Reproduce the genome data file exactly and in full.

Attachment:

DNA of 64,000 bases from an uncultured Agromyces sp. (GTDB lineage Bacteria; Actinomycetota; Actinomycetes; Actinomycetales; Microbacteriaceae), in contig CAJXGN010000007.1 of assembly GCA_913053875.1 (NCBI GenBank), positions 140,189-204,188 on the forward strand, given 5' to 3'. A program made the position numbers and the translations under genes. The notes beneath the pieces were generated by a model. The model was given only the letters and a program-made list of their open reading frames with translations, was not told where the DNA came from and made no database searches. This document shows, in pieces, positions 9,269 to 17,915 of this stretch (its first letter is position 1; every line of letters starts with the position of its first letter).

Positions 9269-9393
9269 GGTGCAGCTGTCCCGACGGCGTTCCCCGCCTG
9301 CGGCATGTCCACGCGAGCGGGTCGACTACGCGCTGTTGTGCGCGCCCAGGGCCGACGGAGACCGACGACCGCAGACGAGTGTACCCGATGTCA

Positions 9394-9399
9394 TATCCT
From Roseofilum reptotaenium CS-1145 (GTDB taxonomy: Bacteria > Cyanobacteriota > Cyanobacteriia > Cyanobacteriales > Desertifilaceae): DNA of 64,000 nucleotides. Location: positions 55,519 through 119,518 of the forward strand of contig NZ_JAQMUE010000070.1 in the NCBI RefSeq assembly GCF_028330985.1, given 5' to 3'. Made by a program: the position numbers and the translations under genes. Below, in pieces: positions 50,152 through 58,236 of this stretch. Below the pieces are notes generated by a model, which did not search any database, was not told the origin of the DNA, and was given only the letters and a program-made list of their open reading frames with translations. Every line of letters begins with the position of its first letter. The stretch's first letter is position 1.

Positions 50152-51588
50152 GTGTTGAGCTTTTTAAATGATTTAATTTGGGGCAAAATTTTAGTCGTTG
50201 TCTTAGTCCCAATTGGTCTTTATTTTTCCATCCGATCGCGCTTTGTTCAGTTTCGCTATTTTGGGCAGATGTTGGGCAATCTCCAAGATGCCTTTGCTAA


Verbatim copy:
DNA of 64,000 bases from an uncultured Agromyces sp. (GTDB lineage Bacteria; Actinomycetota; Actinomycetes; Actinomycetales; Microbacteriaceae), in contig CAJXGN010000007.1 of assembly GCA_913053875.1 (NCBI GenBank), positions 140,189-204,188 on the forward strand, given 5' to 3'. A program made the position numbers and the translations under genes. The notes beneath the pieces were generated by a model. The model was given only the letters and a program-made list of their open reading frames with translations, was not told where the DNA came from and made no database searches. This document shows, in pieces, positions 9,269 to 17,915 of this stretch (its first letter is position 1; every line of letters starts with the position of its first letter).

Positions 9269-9393
9269 GGTGCAGCTGTCCCGACGGCGTTCCCCGCCTG
9301 CGGCATGTCCACGCGAGCGGGTCGACTACGCGCTGTTGTGCGCGCCCAGGGCCGACGGAGACCGACGACCGCAGACGAGTGTACCCGATGTCA

Positions 9394-9399
9394 TATCCT
From Roseofilum reptotaenium CS-1145 (GTDB taxonomy: Bacteria > Cyanobacteriota > Cyanobacteriia > Cyanobacteriales > Desertifilaceae): DNA of 64,000 nucleotides. Location: positions 55,519 through 119,518 of the forward strand of contig NZ_JAQMUE010000070.1 in the NCBI RefSeq assembly GCF_028330985.1, given 5' to 3'. Made by a program: the position numbers and the translations under genes. Below, in pieces: positions 50,152 through 58,236 of this stretch. Below the pieces are notes generated by a model, which did not search any database, was not told the origin of the DNA, and was given only the letters and a program-made list of their open reading frames with translations. Every line of letters begins with the position of its first letter. The stretch's first letter is position 1.

Positions 50152-51588
50152 GTGTTGAGCTTTTTAAATGATTTAATTTGGGGCAAAATTTTAGTCGTTG
50201 TCTTAGTCCCAATTGGTCTTTATTTTTCCATCCGATCGCGCTTTGTTCAGTTTCGCTATTTTGGGCAGATGTTGGGCAATCTCCAAGATGCCTTTGCTAA